On 30th October 2017 Baroness Walmsley asked Her Majesty’s Government “what action they are taking to ensure that children and young people can obtain timely access to Child and Adolescent Mental Health Services”. The Archbishop of Canterbury, Most Revd Justin Welby, asked a follow up question:
The Archbishop of Canterbury: I declare an interest as having members of the family who have used child and adolescent mental health services. Does the Minister not agree that the fundamental principle of the NHS is free treatment at the point of need? Does he also agree that one of the major failures in CAMHS—it has been well evidenced by academic studies over the last two years—has been that, because of the shortage of resources, only those with the most critical needs are treated at all, and the early intervention which would help prevent needs becoming critical has been deeply neglected owing to an absence or lack of specialised therapies, particularly talking therapies? Will he confirm that the work on the most critical side is going to be extended so that children and adolescents can get care earlier and more effectively, saving the state money and fulfilling the purposes of the NHS?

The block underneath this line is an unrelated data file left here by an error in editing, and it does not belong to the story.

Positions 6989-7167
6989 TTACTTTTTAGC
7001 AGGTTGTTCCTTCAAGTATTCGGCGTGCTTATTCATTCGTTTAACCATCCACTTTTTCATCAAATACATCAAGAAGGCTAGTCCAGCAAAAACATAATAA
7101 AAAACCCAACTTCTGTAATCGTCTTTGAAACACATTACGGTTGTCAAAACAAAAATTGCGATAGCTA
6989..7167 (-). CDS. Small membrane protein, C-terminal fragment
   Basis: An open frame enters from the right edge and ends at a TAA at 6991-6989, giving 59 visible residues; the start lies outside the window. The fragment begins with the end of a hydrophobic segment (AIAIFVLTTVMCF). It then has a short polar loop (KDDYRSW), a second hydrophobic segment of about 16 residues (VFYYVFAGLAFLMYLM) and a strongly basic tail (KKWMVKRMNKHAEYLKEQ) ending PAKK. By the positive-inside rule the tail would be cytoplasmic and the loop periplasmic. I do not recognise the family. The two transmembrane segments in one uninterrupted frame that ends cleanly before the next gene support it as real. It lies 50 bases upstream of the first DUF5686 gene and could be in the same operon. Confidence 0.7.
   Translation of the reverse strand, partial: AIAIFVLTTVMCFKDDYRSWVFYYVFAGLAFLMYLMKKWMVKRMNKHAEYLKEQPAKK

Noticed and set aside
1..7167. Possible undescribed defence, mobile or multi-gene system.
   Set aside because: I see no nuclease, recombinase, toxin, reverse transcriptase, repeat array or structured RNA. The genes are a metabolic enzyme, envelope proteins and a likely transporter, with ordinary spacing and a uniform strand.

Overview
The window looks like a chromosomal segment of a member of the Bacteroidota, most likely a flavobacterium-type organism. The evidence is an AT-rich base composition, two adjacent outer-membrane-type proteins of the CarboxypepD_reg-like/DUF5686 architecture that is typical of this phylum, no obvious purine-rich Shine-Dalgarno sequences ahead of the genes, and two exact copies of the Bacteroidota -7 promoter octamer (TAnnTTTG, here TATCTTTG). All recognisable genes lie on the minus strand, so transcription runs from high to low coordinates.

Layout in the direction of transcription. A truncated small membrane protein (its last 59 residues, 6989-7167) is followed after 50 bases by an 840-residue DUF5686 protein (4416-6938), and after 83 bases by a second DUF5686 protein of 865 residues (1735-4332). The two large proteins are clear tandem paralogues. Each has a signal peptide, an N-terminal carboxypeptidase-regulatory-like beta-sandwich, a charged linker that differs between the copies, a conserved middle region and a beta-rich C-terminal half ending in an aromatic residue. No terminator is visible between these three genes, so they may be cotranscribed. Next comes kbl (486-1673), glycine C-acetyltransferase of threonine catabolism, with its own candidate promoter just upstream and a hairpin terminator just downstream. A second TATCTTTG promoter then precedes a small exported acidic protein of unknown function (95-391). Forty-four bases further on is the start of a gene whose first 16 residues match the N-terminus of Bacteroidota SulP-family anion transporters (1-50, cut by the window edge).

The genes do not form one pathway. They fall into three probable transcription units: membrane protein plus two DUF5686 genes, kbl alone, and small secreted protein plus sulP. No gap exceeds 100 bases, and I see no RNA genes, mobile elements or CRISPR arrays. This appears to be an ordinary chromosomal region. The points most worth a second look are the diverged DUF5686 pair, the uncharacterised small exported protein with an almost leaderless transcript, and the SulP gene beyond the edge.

Lord O’Shaughnessy: Yes, I wholeheartedly agree with the most reverend Primate. We are making up for lost time, unfortunately, with children and young people’s mental health care and there is a lot to do. He will be pleased that the additional funding being provided is helping with the rollout of the children and young people’s IAPTs—the talking therapies. As I said, the intention of the extra funding is to be able to treat 70,000 more young people, on top of those who have already been treated, by 2021—so more young people are being seen. That will increase the 25% of the potential caseload currently dealt with to 35%. Obviously that is better but it is not the whole way.